My first meaningful contact with a local church came through an invitation from family friends to attend their small Baptist church when I was about ten years old. Upon our arrival, our friends conveyed that their preacher’s name was something like “Brother Johnson.” Soon I noticed that everyone in the church was consistently addressed as “brother” or “sister.” “Why, Sister Connie, wasn’t Brother Johnson’s sermon this morning just what we needed to hear?” “Well, yes, Brother Bob, Brother Johnson can really preach the Word.” This language was striking and odd to my young ears. But the impression of the church as family became indelibly etched into the nascent framework of my thinking about the church of Jesus Christ.
There was a sweetness in that experience—now more than fifty years old—that stands in jarring contrast to our present-day cultural confusion about family. Traditional families are held in suspicion by some as vestiges of patriarchal control and the source of myriad forms of abuse. Thus, to speak of the church as a “real family” presents a challenge to much contemporary thinking. Yet as image bearers of God, we cannot escape the deep God-implanted hunger for family—even if it means seeking to find one in an online gaming group, a street gang, or a gathering of like-minded sports enthusiasts.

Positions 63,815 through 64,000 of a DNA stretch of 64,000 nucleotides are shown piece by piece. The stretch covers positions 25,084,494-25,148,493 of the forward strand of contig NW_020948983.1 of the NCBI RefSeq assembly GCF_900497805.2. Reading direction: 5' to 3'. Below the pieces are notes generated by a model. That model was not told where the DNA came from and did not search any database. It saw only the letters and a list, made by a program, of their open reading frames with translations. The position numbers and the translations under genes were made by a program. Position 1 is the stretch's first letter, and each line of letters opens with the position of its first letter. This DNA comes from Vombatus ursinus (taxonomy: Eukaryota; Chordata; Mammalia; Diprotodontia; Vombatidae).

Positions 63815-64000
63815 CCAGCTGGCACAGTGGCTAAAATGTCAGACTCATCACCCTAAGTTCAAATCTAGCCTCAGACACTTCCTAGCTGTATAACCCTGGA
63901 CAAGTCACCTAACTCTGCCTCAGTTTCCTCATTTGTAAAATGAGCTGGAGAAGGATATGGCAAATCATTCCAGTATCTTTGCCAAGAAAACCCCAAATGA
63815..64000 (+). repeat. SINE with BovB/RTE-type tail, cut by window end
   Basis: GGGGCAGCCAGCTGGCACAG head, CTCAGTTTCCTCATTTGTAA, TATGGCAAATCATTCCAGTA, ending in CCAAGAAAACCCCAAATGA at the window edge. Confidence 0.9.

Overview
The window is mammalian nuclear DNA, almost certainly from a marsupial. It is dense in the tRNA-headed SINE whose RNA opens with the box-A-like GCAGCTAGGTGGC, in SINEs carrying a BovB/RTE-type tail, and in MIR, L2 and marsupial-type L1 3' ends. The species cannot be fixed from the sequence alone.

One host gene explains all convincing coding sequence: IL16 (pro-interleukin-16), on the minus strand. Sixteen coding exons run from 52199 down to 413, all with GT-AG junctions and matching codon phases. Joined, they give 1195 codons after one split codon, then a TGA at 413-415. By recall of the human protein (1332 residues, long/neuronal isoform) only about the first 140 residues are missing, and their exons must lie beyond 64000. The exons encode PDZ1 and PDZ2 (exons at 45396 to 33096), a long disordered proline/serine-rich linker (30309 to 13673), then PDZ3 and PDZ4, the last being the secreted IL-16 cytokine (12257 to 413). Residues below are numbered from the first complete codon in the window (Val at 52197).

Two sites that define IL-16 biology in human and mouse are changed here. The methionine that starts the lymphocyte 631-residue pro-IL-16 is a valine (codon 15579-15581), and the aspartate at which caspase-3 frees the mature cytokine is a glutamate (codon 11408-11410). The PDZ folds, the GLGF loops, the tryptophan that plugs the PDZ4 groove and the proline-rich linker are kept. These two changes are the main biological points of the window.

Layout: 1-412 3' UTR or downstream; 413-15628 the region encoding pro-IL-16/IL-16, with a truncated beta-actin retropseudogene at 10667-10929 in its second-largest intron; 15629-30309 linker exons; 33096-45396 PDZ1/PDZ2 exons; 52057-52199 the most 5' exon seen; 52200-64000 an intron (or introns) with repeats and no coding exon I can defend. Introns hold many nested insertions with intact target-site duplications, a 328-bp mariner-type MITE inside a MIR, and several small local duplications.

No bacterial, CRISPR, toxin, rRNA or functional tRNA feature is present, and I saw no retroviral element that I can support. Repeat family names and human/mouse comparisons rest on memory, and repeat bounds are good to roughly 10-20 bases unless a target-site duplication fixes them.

The church as a real family reverberates through Scripture. Jesus taught us to pray, “Our Father in heaven, hallowed be your name” (Matt. 6:9). This great privilege of praying to the Father comes through new birth in Jesus Christ. To call on God as our Father is not natural for sinners. Rather, we must enter the family supernaturally. Of this, the Apostle John writes, “But to all who did receive him, who believed in his name, he gave the right to become children of God, who were born, not of blood nor of the will of the flesh nor of the will of man, but of God” (John 1:12–13). This work of the Spirit to grant new birth that believers might trust in Christ results in our privileged status as adopted children of God. John later exults in this privilege with a rhapsodic burst of expression: “See what kind of love the Father has given to us, that we should be called children of God; and so we are” (1 John 3:1).
Ask a group of young teens, as I did recently while speaking at a Christian school chapel: “What makes a real family?” Their answers were illuminating. “A family eats together.” “A family has traditions.” “A family builds trust.” “A family forgives.” “A family shares space, like I had to share my room with my sister.” Their answers echoed the early church “together” practices of Acts 2:42–47, and the “one anothers” of Scripture in terms of forgiving (Eph. 4:32), loving (John 13:34), accepting (Rom. 15:7), rejoicing (Rom. 12:15), and encouraging one another (1 Thess. 5:11). We share in making burdens mutual (Gal. 6:2), we partake of the Lord’s Supper together in our family meal (Luke 22:19), and we tell the family story that “God so loved the world, that he gave his only Son, that whoever believes in him should not perish but have eternal life” (John 3:16).